If anyone wants an update I believe that I will have responses in the next 24 hours from them (hopefully).
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Old 04-17-2013, 08:15 PM   #19
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With so much at stake I hope it can be salvaged and you can open your business. Hope you learned some important infomation along the way.
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Old 04-17-2013, 09:51 PM   #20
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Quote:
Originally Posted by jcintron View Post
...The sales rep and the engineer are not the same people...
Right!

As a rule, sales people are not very technical. If you can talk to an engineering type and ask if he could email you "electrical specifications" and/or tell you what options the equipment has for power connections, then you will get good and detailed information.

Same with the location(s) you are thinking of renting. Find out specifically what voltages are provided, single phase only or also 3 phase, Wye or Delta, and the amperage of the electrical service.

Then because your life savings is wrapped up in this, confirm that information before renting. If it is a building with several tenants, but sure it is run to the space you are renting (not just to the building).

Here are various electrical services...
http://www.ccontrolsys.com/w/Electri...s_and_Voltages
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Old 04-17-2013, 09:59 PM   #21
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Regardless of the machine specs, it is POSSIBLE to run it in the US. It's just a question of how hard and expensive it will be. The single vs. 3-phase question is the biggest one, followed by frequency. Worst case, if it requires 3-phase and 50Hz only, you can use a VFD to power it. The VFD plus transformers would run several grand, in addition to the normal costs of installation. Best case, if it's a 380V 60Hz single phase machine, you'll need one or two transformers at a cost of a thousand each or so.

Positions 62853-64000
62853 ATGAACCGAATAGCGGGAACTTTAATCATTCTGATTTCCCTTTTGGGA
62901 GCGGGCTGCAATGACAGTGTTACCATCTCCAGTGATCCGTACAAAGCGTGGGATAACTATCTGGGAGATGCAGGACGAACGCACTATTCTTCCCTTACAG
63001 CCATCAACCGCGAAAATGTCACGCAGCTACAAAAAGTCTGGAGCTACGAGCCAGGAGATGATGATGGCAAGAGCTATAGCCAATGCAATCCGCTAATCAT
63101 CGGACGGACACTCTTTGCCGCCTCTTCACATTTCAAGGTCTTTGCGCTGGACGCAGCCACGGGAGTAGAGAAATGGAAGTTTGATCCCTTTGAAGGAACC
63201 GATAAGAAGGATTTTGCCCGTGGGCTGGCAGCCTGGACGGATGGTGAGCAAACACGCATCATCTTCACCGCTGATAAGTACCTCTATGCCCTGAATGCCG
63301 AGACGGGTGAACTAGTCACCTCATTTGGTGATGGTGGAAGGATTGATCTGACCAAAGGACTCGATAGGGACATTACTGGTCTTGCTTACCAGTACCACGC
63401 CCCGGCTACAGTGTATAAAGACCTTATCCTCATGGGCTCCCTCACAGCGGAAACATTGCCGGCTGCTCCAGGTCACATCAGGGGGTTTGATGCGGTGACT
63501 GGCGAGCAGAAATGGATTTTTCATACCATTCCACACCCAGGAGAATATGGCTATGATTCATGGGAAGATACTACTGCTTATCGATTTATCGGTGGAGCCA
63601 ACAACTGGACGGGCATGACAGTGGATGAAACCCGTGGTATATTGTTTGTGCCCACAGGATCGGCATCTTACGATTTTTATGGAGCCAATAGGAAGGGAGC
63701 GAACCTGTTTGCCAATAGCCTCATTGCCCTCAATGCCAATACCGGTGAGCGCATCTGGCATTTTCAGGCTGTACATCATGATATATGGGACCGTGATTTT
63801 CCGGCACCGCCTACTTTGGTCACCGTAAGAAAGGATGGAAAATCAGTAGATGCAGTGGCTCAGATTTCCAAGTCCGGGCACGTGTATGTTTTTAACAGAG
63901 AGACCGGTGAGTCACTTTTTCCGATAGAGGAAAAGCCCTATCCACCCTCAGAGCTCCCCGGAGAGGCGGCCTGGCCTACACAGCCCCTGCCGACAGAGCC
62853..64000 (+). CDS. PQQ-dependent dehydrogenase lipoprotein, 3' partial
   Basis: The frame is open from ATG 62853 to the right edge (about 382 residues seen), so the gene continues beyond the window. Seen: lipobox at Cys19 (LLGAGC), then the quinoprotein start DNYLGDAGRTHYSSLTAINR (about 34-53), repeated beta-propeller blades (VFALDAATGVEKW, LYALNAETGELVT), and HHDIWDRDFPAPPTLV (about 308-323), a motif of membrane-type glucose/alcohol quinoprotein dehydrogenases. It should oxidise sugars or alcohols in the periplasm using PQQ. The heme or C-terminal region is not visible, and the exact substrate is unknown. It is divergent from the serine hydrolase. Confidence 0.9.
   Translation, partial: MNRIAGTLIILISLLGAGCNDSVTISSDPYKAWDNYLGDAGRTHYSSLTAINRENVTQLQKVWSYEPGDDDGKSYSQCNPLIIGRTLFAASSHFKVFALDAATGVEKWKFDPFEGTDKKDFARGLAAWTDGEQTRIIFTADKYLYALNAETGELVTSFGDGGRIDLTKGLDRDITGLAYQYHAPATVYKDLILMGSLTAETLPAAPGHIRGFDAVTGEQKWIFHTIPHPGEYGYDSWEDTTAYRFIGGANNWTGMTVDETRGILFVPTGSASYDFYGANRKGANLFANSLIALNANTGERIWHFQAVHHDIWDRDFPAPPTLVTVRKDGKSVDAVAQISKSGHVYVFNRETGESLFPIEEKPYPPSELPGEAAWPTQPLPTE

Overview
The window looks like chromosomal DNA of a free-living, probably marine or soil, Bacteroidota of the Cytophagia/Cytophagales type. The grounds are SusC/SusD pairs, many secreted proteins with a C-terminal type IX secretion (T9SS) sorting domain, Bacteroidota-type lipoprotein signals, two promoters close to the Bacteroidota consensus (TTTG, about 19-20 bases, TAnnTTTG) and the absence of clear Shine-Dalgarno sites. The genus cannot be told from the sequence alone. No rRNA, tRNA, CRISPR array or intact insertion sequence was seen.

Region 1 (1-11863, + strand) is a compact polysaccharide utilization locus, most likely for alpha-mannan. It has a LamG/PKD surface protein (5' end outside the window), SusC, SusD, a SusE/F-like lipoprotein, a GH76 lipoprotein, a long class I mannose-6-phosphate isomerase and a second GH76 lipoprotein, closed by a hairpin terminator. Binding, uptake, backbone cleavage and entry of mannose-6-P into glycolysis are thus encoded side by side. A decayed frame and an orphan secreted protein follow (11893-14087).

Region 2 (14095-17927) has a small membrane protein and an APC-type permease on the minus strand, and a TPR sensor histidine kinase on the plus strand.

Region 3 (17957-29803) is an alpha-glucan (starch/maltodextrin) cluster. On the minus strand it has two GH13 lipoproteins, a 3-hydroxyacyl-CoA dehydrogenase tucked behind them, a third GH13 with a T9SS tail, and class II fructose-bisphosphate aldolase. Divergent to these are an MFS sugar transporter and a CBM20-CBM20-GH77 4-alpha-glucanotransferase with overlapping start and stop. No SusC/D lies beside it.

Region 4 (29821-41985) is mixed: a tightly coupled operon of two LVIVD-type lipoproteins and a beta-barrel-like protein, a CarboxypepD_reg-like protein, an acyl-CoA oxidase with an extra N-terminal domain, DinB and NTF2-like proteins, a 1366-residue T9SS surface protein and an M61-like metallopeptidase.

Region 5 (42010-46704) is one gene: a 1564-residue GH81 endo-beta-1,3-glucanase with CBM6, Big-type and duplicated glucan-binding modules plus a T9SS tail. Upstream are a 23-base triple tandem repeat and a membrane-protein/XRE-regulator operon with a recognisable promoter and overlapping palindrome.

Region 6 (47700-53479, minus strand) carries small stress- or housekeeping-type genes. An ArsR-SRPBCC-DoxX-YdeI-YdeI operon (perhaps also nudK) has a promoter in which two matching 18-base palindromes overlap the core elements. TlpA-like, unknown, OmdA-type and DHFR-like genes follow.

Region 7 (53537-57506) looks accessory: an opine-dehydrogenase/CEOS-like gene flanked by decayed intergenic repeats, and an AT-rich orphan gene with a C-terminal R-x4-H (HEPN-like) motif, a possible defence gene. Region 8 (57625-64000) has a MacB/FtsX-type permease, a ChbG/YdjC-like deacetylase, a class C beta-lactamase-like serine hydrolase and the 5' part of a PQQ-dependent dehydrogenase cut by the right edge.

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Old 04-17-2013, 11:08 PM   #22
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Ok fellas! Good news for me I hope.

Responses from the two manufacturers is as follows:

1. Ok,the voltage u need is 220v,3phase,60hz.
What plug should I ask them to place on this machine?

2.
The motor of DP1000 will be 230 volt, 3 phase, 60 Hz based on the information.
This particular machine will be direct connection.

So, I am hopefully doing a lot better since I got some input from the wonderful electricians on this forum.
The final detail is from a broker regarding a space I am interested in:

3 phase and at least 200 Amps. Do you need more?

I believe I am in much better shape after having come to the forum for assistance. I asked all the right questions and made the corrections with the manufacturers for what I believe are very important details that would have been missed had I continued not to wonder about them.

The few questions I still would like some assistance on are:

1. What plug should I ask for on the 220v, 3 phase, 60hz machine? It's a small motor that controls a screw auger filler.